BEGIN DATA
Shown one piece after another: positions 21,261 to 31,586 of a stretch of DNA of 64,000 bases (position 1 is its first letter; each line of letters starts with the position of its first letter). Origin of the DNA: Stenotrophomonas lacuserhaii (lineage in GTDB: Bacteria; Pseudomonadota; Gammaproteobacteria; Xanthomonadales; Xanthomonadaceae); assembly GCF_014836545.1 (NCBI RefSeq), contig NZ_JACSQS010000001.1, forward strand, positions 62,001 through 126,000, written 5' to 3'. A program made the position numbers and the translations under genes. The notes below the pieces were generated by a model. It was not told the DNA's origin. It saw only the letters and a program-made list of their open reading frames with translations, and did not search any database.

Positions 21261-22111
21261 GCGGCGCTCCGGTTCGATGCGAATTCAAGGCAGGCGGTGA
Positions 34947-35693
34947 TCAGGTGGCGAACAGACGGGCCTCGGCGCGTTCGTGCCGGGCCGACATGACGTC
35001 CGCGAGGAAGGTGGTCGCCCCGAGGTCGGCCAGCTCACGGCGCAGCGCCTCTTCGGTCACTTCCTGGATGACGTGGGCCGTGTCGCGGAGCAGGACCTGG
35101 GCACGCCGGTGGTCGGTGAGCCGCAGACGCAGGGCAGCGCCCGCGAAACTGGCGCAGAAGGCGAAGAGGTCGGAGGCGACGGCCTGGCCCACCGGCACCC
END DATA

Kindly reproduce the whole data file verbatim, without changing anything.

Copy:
Shown one piece after another: positions 21,261 to 31,586 of a stretch of DNA of 64,000 bases (position 1 is its first letter; each line of letters starts with the position of its first letter). Origin of the DNA: Stenotrophomonas lacuserhaii (lineage in GTDB: Bacteria; Pseudomonadota; Gammaproteobacteria; Xanthomonadales; Xanthomonadaceae); assembly GCF_014836545.1 (NCBI RefSeq), contig NZ_JACSQS010000001.1, forward strand, positions 62,001 through 126,000, written 5' to 3'. A program made the position numbers and the translations under genes. The notes below the pieces were generated by a model. It was not told the DNA's origin. It saw only the letters and a program-made list of their open reading frames with translations, and did not search any database.

Positions 21261-22111
21261 GCGGCGCTCCGGTTCGATGCGAATTCAAGGCAGGCGGTGA
Positions 34947-35693
34947 TCAGGTGGCGAACAGACGGGCCTCGGCGCGTTCGTGCCGGGCCGACATGACGTC
35001 CGCGAGGAAGGTGGTCGCCCCGAGGTCGGCCAGCTCACGGCGCAGCGCCTCTTCGGTCACTTCCTGGATGACGTGGGCCGTGTCGCGGAGCAGGACCTGG
35101 GCACGCCGGTGGTCGGTGAGCCGCAGACGCAGGGCAGCGCCCGCGAAACTGGCGCAGAAGGCGAAGAGGTCGGAGGCGACGGCCTGGCCCACCGGCACCC